VIENNA —The Iran nuclear agreement and Middle East stability are on top of the agenda of an informal meeting of European Union Foreign Ministers hosted on Thursday by the Austrian E.U. presidency in Vienna.

In remarks before the meeting, E.U. foreign policy chief Federica Mogherini said the ministers would “exchange views on the work we are doing to preserve the Iran nuclear deal that was reached after long negotiations here in Vienna, so we have to keep the Vienna spirit.”

“The agreement is working, it is a challenging exercise to keep the agreement in place with the re-imposition of the U.S. sanctions, but we are working together, including with Austria, with all our Member States, with all our partners around the world, to make sure that this continues to be the case,” she said.

She added that it is “vital to avoid that Iran develops a nuclear weapon and for once that we have a functioning non-proliferation agreement, we should give backing to it.”

The meetings coincide with publication of the International Atomic Energy Agency’s quarterly Iran inspections report, which is due by Friday.

The U.S. decision to withdraw from the nuclear deal known as the Joint Comprehensive Plan of Action (JCPOA), signed in 2015 between Tehran and world powers in and top reimpose sanctions on Iran have raised pressure on E.U. foreign policy chief Federica Mogherini, who helped seal negotiations over the agreement and still coordinates its dispute-resolution mechanism.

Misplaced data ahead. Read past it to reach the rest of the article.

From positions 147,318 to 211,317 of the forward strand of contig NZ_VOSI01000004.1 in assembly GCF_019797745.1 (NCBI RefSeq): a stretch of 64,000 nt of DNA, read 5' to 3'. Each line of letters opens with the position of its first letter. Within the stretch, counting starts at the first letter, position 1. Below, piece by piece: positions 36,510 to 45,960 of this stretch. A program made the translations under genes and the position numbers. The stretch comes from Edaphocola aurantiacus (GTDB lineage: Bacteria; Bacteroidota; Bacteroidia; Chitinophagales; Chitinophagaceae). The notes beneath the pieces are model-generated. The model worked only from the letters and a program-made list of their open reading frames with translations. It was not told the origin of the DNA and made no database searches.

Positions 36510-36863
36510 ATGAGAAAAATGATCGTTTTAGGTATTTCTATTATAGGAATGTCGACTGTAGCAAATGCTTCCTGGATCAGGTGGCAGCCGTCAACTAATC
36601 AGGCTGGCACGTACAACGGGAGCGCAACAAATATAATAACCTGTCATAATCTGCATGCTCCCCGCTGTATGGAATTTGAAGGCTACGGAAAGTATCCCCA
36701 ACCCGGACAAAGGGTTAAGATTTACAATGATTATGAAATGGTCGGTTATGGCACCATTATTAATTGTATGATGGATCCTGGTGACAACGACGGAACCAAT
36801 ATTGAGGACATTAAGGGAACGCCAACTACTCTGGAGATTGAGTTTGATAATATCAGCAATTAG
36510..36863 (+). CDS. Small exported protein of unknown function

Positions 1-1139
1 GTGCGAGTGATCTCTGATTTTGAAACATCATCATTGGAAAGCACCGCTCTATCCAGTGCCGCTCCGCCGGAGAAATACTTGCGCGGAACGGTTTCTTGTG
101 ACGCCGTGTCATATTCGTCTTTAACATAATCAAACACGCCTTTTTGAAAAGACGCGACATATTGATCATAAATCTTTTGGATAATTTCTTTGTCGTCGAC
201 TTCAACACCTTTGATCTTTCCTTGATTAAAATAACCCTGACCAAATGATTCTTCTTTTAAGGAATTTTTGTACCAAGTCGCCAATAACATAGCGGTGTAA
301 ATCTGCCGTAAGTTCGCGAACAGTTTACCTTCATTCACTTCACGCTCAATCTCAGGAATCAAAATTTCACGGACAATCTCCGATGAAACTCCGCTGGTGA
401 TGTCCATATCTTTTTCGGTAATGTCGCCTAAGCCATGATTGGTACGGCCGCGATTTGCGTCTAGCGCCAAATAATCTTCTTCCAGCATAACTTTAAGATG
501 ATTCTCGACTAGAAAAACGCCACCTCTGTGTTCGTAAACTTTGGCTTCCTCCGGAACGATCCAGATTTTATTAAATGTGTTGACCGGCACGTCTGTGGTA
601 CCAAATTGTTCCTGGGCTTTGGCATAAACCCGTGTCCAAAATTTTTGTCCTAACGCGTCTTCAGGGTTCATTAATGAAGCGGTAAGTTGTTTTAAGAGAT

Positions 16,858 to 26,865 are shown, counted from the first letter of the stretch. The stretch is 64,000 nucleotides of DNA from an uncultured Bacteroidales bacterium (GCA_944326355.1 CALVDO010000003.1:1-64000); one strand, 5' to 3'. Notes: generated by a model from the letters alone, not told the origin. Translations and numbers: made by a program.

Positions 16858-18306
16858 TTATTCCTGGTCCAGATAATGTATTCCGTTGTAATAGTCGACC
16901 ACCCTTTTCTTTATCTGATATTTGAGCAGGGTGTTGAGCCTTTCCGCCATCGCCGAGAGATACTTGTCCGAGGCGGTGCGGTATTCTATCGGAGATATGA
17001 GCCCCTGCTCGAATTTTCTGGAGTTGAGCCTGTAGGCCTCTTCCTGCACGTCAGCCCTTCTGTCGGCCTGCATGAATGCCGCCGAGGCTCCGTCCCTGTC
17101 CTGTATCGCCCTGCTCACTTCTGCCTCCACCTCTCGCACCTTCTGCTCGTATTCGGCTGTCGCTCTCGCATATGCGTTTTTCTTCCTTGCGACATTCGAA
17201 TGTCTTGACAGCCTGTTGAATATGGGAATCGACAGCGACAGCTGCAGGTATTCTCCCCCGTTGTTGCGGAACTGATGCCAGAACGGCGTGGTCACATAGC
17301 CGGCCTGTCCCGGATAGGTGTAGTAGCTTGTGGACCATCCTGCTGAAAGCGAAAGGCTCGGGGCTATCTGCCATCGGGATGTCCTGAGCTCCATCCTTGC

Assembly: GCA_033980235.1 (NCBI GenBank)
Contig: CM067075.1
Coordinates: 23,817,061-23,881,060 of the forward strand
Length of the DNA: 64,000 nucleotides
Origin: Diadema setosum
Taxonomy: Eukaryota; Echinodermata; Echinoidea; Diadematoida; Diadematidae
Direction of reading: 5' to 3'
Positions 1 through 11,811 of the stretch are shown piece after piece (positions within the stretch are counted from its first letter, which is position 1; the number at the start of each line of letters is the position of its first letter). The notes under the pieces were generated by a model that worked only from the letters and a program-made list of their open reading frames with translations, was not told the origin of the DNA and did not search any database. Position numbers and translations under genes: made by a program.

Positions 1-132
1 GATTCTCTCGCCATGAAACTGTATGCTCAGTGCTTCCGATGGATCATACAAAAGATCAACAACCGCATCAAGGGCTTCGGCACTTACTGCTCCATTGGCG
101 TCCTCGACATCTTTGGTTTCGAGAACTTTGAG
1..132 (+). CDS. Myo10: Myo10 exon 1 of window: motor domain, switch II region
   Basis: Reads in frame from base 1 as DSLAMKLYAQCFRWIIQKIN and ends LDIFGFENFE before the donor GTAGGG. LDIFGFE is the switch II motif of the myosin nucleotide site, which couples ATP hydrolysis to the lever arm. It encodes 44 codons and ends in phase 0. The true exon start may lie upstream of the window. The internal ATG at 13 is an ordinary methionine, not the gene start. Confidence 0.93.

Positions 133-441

The U.S. State Department last week slammed E.U. attempts to maintain relations with Iran as the E.U. Commission announced an 18 million euro ($21 million) E.U. package to promote trade with Iranian small businesses. It “sends the wrong message” by supporting the Islamic Republic’s government, said Washington.

“They continue to be the single biggest destabilizing element in the Middle East,” U.S. Defense Secretary James Mattis said on Tuesday.

The efforts by the European Union to preserve the nuclear deal, also led by the three European architects of the accord—France, Germany and the United Kingdom—puts the United States in direct conflict with its largest and most powerful NATO allies. It represents the sharpest break between Washington and its European partners on foreign policy since Trump took office.

Observers are questioning whether the interests of America and Europe have now truly diverged. On Monday, French President Emmanuel Macron said the E.U. can no longer rely on the United States for its security and must pursue its own security policy to protect its interests.